On 2 May 2016, a second hearing took place to examine charges against Dr Bin Ghaith relating to his online postings. He stated that he is still being held in secret detention, a fact he had previously brought to the judge’s attention during his hearing on 4 April. The judge refused to listen to his complaints for a second time. Neither his family nor his lawyer knows where he is being detained, and his lawyer’s request to visit him has been denied repeatedly.
Dr Bin Ghaith is one of a group of men known as the “UAE5” who were imprisoned in 2011 and tried for “publicly insulting” UAE officials. That trial also breached international human rights law and was widely criticised by human rights groups, including signatories of this letter.
Charges in the current case against Dr Bin Ghaith include allegedly “committing a hostile act against a foreign state” in reference to statements he made on Twitter about the authorities and judicial system in Egypt. He was also charged with “posting false information in order to harm the reputation and stature of the state and one of its institutions” relating to other statements he made on Twitter claiming that he had not been granted a fair trial as part of the “UAE5” case.
A further charge brought against Dr Bin Ghaith of allegedly “posting false information about UAE leaders and their policies, offensively criticizing the construction of a Hindu temple in Abu Dhabi, and instigating the people of the UAE against their leaders and government” was related to a statement he made on Twitter intending to promote tolerance.
Dr Bin Ghaith was also accused of allegedly “communicating and cooperating with members of the banned Al Islah organization” referring to visits and meetings with members of the “UAE94”, a group of government critics and advocates of reform tried jointly in 2013 and sentenced to long prison terms. He was also accused of allegedly “communicating and cooperating with” the banned Emirates Ummah Party, based on a presentation he was invited to make on the Islamic Economy by a member of the Ummah party, in his capacity as a professor of economics.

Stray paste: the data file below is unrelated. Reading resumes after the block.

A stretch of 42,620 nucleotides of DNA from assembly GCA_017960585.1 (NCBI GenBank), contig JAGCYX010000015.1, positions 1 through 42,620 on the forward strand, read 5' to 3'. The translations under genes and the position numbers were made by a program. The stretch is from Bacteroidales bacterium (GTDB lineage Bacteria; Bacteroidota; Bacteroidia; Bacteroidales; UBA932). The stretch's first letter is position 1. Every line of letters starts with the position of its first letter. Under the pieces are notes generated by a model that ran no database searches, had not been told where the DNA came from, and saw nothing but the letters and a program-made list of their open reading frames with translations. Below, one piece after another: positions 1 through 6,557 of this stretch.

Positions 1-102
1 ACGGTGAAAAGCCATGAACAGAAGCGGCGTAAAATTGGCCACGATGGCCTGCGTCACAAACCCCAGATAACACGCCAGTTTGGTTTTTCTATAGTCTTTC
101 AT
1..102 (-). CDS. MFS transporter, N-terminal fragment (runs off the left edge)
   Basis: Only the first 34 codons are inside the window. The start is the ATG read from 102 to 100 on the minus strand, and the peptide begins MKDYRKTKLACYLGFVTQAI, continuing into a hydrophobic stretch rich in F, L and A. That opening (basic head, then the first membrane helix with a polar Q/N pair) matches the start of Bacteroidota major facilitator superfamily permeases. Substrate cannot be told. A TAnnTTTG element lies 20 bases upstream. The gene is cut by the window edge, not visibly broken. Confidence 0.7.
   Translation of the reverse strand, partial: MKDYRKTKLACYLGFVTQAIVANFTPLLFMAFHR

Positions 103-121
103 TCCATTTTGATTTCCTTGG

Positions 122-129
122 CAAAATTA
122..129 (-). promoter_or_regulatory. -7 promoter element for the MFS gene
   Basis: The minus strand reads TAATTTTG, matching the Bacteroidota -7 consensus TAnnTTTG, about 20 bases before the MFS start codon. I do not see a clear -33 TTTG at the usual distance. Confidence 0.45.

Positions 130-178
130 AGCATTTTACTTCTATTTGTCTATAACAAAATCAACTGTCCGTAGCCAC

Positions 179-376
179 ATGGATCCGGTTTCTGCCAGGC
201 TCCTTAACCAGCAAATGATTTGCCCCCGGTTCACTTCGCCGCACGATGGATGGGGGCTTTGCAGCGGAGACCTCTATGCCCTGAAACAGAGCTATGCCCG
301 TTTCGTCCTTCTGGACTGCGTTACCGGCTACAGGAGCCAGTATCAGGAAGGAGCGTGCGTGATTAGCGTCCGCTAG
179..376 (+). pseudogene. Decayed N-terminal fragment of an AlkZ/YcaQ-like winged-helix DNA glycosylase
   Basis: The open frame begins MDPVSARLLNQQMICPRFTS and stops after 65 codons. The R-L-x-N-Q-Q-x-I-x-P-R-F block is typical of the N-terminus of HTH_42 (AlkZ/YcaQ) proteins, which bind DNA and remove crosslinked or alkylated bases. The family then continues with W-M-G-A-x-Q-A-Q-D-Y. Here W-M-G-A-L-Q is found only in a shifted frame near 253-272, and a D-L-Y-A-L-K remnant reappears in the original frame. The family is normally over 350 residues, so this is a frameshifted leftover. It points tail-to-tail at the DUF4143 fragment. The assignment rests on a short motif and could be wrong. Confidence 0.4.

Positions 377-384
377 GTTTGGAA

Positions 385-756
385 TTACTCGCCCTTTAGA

At the latest hearing on 2 May, the court ordered the case to be adjourned until 23 May when the defence’s arguments will be heard.
We, the undersigned organisations, view Dr Bin Ghaith’s arrest, detention in an unknown location and without access to his family or a lawyer, and the baseless charges brought against him as a direct result of his human rights activities and non-violent expression. His conduct is protected under Article 19 of the Universal Declaration of Human Rights, which is considered to be reflective of binding customary international law. These charges, taken in the context of other charges against non-violent political groups and human rights defenders, appears to be an attempt by authorities to stifle any criticism, dissent or activities promoting human rights in the UAE.